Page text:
Western Cape police management are probing police brutality after an officer from Worcester SAPS was filmed beating a man with a sjambok. Picture: Supplied
Western Cape police management are probing police brutality after an officer from Worcester SAPS was filmed beating a man with a sjambok. Picture: Supplied

Outcry over officers wielding sjamboks

By Okuhle Hlati Time of article published Jan 21, 2021

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Cape Town - South African Rights (SAHRC) Commissioner Chris Nissen and other social justice activists have demanded answers from police management as to why officers were carrying sjamboks, claiming they have been used in other reported assault incidents.

Their stance comes as a senior police officer leads an investigation following a video showing two police officers assaulting men during a search in Worcester.

In the video three officers, two male and one female, are seen confronting three men.

The female officer confronts one of the men at the side of the Ceres branded SAPS vehicle, and it seems as though she slaps him a few times.

The second officer is seen to then drag the man alongside the vehicle and grab the sjambok from his colleague’s pocket before beating the man with it behind the vehicle.

Another male officer is seen also slapping one of the men, whose hands are held up against the van, after searching and taking things out of his pocket.

Provincial police spokesperson Novela Potelwa said preliminary findings led by the Worcester Cluster Commander General Nomthetheleli Mene found that the incident in the footage which was circulating on social media platforms happened on Monday in Worcester near an industrial area.

“The police vehicle in the video belongs to Ceres police station, hence the marking on the side of the van, but is currently utilised by a police unit in Worcester. The police officials captured in the video have been identified and are SAPS employees attached to a unit in Worcester. The two individuals are yet-to-be identified and interviewed as part of the investigation. Further investigation is expected to also shed light on what had happened prior to the recording commencing,” said Potelwa.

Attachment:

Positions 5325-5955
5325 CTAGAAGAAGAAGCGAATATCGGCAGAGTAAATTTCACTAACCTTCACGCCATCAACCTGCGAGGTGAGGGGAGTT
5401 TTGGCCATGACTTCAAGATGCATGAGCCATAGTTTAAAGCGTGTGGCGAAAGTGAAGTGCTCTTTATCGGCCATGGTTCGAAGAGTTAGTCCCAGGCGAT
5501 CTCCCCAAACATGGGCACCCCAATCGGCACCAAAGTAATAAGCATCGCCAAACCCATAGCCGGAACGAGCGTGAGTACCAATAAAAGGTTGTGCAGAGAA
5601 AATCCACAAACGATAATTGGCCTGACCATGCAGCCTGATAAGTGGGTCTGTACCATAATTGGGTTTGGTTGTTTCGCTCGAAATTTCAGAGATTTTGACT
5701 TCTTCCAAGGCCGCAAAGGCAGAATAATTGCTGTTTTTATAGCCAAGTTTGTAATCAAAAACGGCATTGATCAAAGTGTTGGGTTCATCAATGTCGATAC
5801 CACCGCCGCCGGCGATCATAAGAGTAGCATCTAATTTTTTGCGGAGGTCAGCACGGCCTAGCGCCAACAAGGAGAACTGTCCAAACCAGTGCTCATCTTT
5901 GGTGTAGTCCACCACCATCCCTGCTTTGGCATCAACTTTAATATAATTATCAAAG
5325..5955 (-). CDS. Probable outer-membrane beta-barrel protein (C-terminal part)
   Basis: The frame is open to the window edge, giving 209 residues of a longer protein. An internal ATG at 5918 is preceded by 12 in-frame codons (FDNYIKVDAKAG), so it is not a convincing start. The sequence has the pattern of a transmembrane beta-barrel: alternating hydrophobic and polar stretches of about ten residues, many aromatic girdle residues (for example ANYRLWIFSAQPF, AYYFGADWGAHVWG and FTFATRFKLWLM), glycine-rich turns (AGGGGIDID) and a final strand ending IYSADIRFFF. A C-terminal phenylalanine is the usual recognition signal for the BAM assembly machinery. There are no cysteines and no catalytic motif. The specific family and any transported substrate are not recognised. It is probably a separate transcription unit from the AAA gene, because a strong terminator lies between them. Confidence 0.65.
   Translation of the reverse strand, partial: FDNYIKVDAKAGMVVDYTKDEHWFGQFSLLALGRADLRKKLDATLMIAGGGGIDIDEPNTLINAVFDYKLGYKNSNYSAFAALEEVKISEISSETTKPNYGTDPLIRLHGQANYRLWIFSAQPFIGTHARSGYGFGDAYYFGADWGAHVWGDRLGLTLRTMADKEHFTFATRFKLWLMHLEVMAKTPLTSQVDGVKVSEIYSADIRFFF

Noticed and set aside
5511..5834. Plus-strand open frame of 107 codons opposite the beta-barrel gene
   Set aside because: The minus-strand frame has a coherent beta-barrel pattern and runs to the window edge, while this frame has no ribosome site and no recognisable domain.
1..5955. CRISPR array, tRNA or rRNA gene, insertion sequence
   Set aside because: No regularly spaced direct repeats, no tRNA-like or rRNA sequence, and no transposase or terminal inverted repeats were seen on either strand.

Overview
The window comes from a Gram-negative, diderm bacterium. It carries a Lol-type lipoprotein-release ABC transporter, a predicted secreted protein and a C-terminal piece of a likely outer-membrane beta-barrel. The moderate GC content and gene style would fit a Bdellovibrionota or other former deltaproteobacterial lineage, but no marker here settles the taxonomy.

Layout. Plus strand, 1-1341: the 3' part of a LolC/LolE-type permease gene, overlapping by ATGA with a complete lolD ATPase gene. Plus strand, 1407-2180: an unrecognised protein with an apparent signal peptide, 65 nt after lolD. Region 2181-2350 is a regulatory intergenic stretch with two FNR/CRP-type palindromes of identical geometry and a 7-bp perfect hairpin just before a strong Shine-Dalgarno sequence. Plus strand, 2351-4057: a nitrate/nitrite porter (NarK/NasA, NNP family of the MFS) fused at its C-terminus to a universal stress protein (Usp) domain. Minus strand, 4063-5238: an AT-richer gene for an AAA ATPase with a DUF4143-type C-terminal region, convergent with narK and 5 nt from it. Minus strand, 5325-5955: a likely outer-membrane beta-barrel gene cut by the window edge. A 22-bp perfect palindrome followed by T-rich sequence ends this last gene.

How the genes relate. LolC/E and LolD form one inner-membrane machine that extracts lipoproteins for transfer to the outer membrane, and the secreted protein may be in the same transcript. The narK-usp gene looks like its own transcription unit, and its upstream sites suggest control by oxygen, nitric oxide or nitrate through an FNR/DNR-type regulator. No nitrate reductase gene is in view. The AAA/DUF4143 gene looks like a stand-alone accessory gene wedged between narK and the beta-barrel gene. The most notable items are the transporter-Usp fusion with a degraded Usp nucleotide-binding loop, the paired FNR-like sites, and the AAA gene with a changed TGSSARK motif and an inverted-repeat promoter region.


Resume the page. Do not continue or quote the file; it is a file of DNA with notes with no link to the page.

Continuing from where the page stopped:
She said the investigation started on Tuesday.

“The preliminary investigation findings talk about only two officers and that doesn’t mean we have excluded the third police officer. She will be in the overall investigation because we are still trying to collect all data to see if she was also slapping one of the men. The officers are not based at Worcester station and to ensure they do not interfere with the investigation, it is being probed at a higher level. We have to follow all the processes so we cannot just suspend the officers. They will be called and interviewed,” she said.

Potelwa added that beating up and manhandling individuals or suspects was against departmental directives and prescripts that govern the handling of people by police officials.

The Independent Police Investigative Directorate (Ipid) spokesperson Ndileka Cola said: “This matter was never reported to Ipid, the directorate only saw the circulating video, as such it is now tracking the complainants. If anyone knows the complainant, kindly inform them to contact Ipid.”

Nissen said: “I have made contact with the district commander, who promised to do the investigation. As the Human Rights Commission, we condemn that activity in the harshest terms. Those members must be charged. We'll be looking for the victims so they can also press charges against those SAPS members. We want answers why police carry sjamboks, because this is not the first – we have had that in some other stations as well.”

Nissen said the commission will monitor case to ensure the law takes its course.

Social activist Billy Claasen said: “The police officers conducted themselves in an unacceptable way and all those officers involved in the video must be brought to book. I brought this to the attention of the provincial commissioner as soon I was made aware of the video and something seriously needs to be done at this stage. These incidents are becoming too common in our communities and what we have observed is that when civilians try to lodge cases at police stations, the same police officers lay counter charges and the case is then thrown out of court. This needs to stop.”

Claasen said he was also aware of assault cases at the hands of police in many rural areas, including Lamberts Bay.

The EFF condemned what they called an "inhumane action" of the police officers.

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Cape Times

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